You should have 200,000 to 300,000 platelets in a mm3 (uL) of blood. A count below this implies a toxin in the bone marrow where they are made, or a destruction process going on after they arrive in your blood. An allergic response may cause platelets to burst and be suddenly gone, too. When platelets are sparse, not enough clotting action is present in blood. Surprisingly, our blood vessels spring leaks all the time, and must be patched by platelets. Numerous small bleeds do not get patched, and are allowed to develop, when the platelet count drops below 100,000. If dental work is necessary and platelets are below
100,000, a dose of platelets should be given just a few hours before the appointment (not sooner).
Platelets should be given before the mouth and gums are bleeding. Removing copper, cobalt, vanadium and azo dyes restores the bone marrow’s ability to make platelets again.
As the platelet count drops below 10,000, emergency care is needed. Extra precaution against copper toxicity is now most important. Every food, every supplement, all water, every drug must be tested for copper before it is given to the patient as a double precaution against pollution. Large doses of magnesium (magnesium oxide, 300 mg, three a day) will slow platelet destruction.
Of course, dental extractions to remove the copper, cobalt, vanadium, and germanium will trigger the very bleeding that is necessitating platelet transfusions. But time is of the essence every minute counts now. Without the dental clean-up, death is certain.With the dental work, survival is at least possible. Dental surgery should be done in a hospital where blood and platelets can be immediately given, bleeding stopped by clinical means and other emergencies attended to.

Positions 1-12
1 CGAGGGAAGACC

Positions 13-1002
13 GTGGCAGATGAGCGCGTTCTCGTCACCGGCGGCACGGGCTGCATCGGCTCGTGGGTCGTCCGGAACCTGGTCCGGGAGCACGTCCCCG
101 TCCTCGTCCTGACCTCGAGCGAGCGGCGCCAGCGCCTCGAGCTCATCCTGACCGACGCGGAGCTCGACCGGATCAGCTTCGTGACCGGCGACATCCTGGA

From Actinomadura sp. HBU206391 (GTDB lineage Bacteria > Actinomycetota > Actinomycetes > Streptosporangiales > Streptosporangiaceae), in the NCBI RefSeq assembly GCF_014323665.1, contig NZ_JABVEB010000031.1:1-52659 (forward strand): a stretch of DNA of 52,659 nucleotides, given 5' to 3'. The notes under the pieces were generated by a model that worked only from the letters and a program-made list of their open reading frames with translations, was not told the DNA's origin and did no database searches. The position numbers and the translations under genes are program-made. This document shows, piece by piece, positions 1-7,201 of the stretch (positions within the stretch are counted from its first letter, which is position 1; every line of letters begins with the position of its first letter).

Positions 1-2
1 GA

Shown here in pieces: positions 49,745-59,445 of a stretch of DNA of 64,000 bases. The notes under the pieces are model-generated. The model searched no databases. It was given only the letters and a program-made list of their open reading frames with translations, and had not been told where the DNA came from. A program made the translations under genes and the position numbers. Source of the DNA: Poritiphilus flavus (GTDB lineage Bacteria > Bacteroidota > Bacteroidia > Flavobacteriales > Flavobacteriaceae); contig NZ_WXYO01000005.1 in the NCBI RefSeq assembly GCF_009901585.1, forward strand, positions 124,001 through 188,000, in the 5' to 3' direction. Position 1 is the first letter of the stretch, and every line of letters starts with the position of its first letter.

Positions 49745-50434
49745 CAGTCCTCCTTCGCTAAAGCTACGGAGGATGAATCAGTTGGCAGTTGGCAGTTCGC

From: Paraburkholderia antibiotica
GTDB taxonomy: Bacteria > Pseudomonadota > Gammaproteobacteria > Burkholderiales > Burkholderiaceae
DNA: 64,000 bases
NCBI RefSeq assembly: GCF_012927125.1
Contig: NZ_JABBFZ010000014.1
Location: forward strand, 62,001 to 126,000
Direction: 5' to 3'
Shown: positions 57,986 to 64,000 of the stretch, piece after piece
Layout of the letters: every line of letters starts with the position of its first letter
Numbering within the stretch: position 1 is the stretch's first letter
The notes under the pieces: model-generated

High platelet levels such as over 400,000 results in too much clotting activity; the blood will run sluggishly because it is too viscous and therefore does not deliver enough oxygen and food to the cells. A small amount of niacin (1/16 teaspoon or a pinch) and an equally small dose of aspirin (½ baby aspirin) are given three times a day to thin the blood in this case. Platelet counts of 500,000 to 800,000 tell us there is a small amount of bleeding going on chronically somewhere in your body (the body is trying to stop it by clotting it!) The bleeding should be searched for. However, often the platelet count does not go up, as expected, so bleeding must be guessed at by watching the RBC to see if it is steadily dropping.
----- Original Message -----From: sueSent: Sunday, June 04, 2000 11:14 PMSubject: [MOL] white countwhat is normal for a person 84 years old